THINGS TO WATCH FOR IN CONTRACTS
Notes from SCBWI National Conference 1999
NOTICE: Verla Kay is not a lawyer, and any information disclosed about contracts and/or negotiation of contracts on this website is from her own personal experience and/or information she has received second-hand. It does not constitute legal advice, nor should it be considered such. It is on this website for the sole purpose of alerting authors to the seriousness of signing a written contract, and so that they will realize the need to be very careful before signing their "rights" away. Anyone needing expert advice on legal issues should consult a good contract lawyer.
Kay Murray, Director of Legal Services said, "When you get a publishing contract, watch out for:"
Watch for the number of words they say you must write, the description of the work, the date to be delivered, etc. If you have already written the entire work, try to get this clause changed to read, "the author HAS delivered an acceptable manuscript" instead of "the author WILL deliver an acceptable manuscript by such and such a day." If you get this change in your contract, then the publisher can't change their mind and say that "this manuscript isn't acceptable to us so we are cancelling it and the contract and you owe us your advance back."
If the manuscript is not entirely written when you get your contract, then try to get the Delivery Clause changed to read something like:
The author shall deliver an acceptable manuscript ... if it is not acceptable, then the publisher should provide the author with the reasons it isn't acceptable and shall give the author XX amount of time (as: 60 days) to revise.
An acceptable publication clause would be:
After XX months of acceptable delivery of the manuscript, we will publish or will pay you the whole advance and give back your rights.
But many new contracts have clauses that are NOT acceptable. To this clause they are adding:
(But after we give you back your rights,) if you sell your book somewhere else, you owe us back all the advance!
Strike out the phrase:
"Time is of the essence." This phrase is of great advantage to the publisher at the expense of the author.
If you miss a deadline or something, be SURE to get IN WRITING that it's "okay" from your editor! Otherwise, they can come back later and say you "breached" the contract, cancel it and make you pay back your advance.
(I asked Kay if this could be an email acceptance and she said, "Yes, but for legal purposes, it's BEST to get the editor's actual signature on a letter.")
USE IT OR LOSE IT CLAUSE
Ask for this clause to be put into your contract. This is a GOOD clause for authors! It means, if they don't use the rights before XX amount of time after the books is published, then the rights revert to the author. (One example would be if they didn't use the foreign rights, or the movie rights by XX amount of time after the book was published, then you would get those rights back and have the right to sell your story to foriegn markets and movie makers yourself.)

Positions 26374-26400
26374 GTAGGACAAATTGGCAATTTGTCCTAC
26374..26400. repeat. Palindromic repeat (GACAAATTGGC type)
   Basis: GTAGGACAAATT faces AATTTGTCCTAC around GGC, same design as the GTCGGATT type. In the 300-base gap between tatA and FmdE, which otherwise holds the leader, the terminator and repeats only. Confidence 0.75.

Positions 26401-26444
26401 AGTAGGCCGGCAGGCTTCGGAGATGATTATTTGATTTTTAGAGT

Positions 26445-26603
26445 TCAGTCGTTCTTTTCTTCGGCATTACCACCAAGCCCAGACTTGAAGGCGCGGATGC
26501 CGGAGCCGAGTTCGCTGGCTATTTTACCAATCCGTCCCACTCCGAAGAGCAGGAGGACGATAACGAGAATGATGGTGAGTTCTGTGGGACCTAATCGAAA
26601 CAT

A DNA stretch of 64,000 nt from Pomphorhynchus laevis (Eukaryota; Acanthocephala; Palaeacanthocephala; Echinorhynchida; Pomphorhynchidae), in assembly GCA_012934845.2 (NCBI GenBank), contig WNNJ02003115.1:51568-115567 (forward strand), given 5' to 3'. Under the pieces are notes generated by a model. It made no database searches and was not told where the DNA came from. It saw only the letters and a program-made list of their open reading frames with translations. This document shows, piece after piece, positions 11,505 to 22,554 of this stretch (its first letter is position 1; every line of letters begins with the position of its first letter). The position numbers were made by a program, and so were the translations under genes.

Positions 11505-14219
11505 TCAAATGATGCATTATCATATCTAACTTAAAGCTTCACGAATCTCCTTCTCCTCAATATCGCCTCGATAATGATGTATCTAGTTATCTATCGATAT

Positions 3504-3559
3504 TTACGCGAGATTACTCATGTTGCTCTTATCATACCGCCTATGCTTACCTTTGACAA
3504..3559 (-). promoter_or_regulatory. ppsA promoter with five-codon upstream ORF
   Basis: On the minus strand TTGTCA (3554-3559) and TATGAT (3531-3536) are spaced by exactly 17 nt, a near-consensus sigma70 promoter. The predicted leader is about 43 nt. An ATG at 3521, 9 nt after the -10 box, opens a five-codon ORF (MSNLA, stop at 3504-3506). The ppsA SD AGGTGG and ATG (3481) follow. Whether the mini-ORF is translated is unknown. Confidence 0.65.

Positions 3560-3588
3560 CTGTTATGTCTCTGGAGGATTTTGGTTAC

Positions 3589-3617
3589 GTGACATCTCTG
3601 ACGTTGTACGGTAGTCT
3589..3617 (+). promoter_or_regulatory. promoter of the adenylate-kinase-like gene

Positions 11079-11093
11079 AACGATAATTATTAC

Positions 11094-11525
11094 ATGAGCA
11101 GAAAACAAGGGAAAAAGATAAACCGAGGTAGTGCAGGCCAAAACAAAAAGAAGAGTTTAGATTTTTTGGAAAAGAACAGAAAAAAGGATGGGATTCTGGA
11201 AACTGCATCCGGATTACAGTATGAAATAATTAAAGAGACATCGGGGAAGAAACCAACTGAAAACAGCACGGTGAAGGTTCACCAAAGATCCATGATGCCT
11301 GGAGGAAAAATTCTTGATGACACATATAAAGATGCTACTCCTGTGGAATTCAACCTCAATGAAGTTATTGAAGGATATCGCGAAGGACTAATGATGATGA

KEY MAN CLAUSE
In case your editor leaves, it's a good idea to try to get a "Key Man" clause in your contract so you can go with your editor if she leaves and changes houses. You would, of course, have to pay back the advance to the first house in order to go with your editor to a new house. (This is all I know about this clause.)
LIST means your royalties will be based on the Retail, Invoice, or Cover Price of your book. This is GOOD.
NET means your royalties will be based on the wholesale or discounted price of your book. This is NOT good. If your contract WILL be based on Net, then try to get this defined as "the wholesale price" of your book, as it will give a little better royalties. Net price base will generally be comparable to about half of the standard List royalty amount. For instance, if your royalties earned on your book were $1000 at the List rate, you would only get about $500 on the Net rate for the same number of books sold. Be sure to keep these figures in mind when negotiating your contract!
Watch for the Royalty Rates on School Book Fairs and Book Clubs. Ask for higher rates.
(Just for your information, royalties are usually paid twice a year, as in November and May. In this example, you would receive royalties in November for all royalties earned from February through July and in May you would be paid all the royalties accumulated from August through January.)
DEEP DISCOUNT CLAUSE
This clause will say something like: You will get your royalties on the List price of hardcover books where the discount is 48% or less, but if the publisher sells at more than a 48% discount, then your royalties are based on the NET price of the book. WATCH FOR THIS CLAUSE. IT'S A BAD ONE.
Try to get the discount % higher and add: "If the publisher's regular discount to retailers is higher than this discount, then this clause doesn't apply." Some publishers will SAY you are getting royalties on the List price of the book, then they will put this phrase in, knowing that they give almost all the bookstores a discount higher than the amount in this phrase so that in actual fact, you will be getting your royalties on a Net price instead of List.
Before you sign a contract with this phrase in it, go to your local library and check out current copies of Publisher's Weekly to see what discounts ARE being given to major bookstores.
ELECTRONIC RIGHTS CLAUSE
Ask for higher than 15%.
This is the dreaded "out of print" clause. Ask for a shorter amount of time to wait before the rights revert to the author.
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